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Keeping a Wood-burning Oven Cured

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How important is it to cure your oven?

Actually, it is very important to properly cure a new wood-fired oven. A new oven that has been allowed to set and cure (dried of imbedded moisture) will sustain high internal temperatures without excessive cracking. The construction materials of an established oven that has not been fired up for a significant period of time can absorb moisture, too.  Occasionally it’s a good idea to light a small curing fire in an oven that has not been used regularly.

An assembled oven that has not been cured before firing it up to high temperatures is subject to serious cracking. High heat pressurizes any moisture that remains in the stone, mortar, concrete and stucco. So the key to properly curing an oven is going slow– slowly drying out the moisture imbedded in the oven without creating explosive steam (horror stories on YouTube).

Experts agree that an oven’s initial curing will take several days of controlled temperature fires—some say three days, burning 6 hours a day, no higher than 212°. Others recommend a 6-day curing with the oven temperature increasing 50 degrees every day, beginning at 300° and moving to 500°.

Dave, at Texas Oven, describes his 3-4 day curing process using a propane torch. “Set the torch to medium low, about a 6” flame, put it in the middle of the oven, and burn up a whole 20# tank of propane. Usually it’s fine to leave it burning overnight. The next day, refill the tank and add 2-3 pieces of wood if you like, or just increase the flame. You want to gradually raise the temperature to push the moisture out. Slow even heat is the key. Wood works fine, but the propane is easier to control. Over three days, increase the heat from 300° to 500°. By the fourth day, the oven should be ready to take it all the way up.”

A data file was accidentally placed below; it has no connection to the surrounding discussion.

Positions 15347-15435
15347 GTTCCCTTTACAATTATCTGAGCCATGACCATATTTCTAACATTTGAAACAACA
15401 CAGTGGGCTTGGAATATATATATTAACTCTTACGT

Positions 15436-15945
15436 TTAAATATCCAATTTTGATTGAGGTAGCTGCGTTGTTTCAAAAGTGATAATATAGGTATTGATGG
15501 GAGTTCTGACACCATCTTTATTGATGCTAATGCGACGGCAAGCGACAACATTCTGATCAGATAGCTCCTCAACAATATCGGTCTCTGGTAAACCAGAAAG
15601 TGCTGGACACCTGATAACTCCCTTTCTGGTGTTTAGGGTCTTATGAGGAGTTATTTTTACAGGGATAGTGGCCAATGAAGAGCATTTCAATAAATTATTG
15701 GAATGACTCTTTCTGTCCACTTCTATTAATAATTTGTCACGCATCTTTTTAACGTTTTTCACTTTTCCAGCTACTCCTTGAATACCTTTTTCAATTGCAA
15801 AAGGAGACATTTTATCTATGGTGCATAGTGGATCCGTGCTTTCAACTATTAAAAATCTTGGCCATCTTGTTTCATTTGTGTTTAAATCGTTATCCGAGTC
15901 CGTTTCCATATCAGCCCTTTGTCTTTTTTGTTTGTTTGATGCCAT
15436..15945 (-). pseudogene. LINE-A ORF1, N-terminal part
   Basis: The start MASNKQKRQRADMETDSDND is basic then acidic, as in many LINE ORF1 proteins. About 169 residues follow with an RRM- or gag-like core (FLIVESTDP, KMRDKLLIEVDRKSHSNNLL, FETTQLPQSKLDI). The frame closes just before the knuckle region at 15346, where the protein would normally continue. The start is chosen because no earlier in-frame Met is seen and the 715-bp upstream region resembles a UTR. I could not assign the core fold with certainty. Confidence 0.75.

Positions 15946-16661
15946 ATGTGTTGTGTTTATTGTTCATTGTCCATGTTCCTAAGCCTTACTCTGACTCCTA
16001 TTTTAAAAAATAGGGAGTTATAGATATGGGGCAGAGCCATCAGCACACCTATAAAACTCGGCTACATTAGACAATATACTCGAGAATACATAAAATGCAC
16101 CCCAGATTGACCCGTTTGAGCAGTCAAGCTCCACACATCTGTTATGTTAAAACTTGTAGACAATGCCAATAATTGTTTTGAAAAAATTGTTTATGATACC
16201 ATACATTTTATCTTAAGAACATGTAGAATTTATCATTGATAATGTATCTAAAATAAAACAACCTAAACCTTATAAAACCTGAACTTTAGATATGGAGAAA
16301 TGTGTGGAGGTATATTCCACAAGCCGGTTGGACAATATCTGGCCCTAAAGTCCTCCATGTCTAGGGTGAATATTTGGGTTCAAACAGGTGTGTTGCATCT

How do you know if the oven is ready to be taken “all the way up”? If you’ve followed the proper curing process, the oven should be ready by day four to take it up to what he calls “the clean white dome.” Dave has noticed that owners find it easier to heat up an oven too high, too soon and he advises taking it easy in slowly curing a new oven or drying out an established oven that has taken on moisture.

What if there are cracks in the stucco covering the exterior of the oven?   Small cracks are the result of normal thermal expansion and will not affect the functionality of a wood-fired oven.  As Dave says “all ovens eventually develop minor cracks that are cosmetic.” After one or two years when you are experienced in firing and cooking, Dave can give the oven a check-up for cracks and apply an acrylic finish, a mini-facelift for an oven that has settled in.




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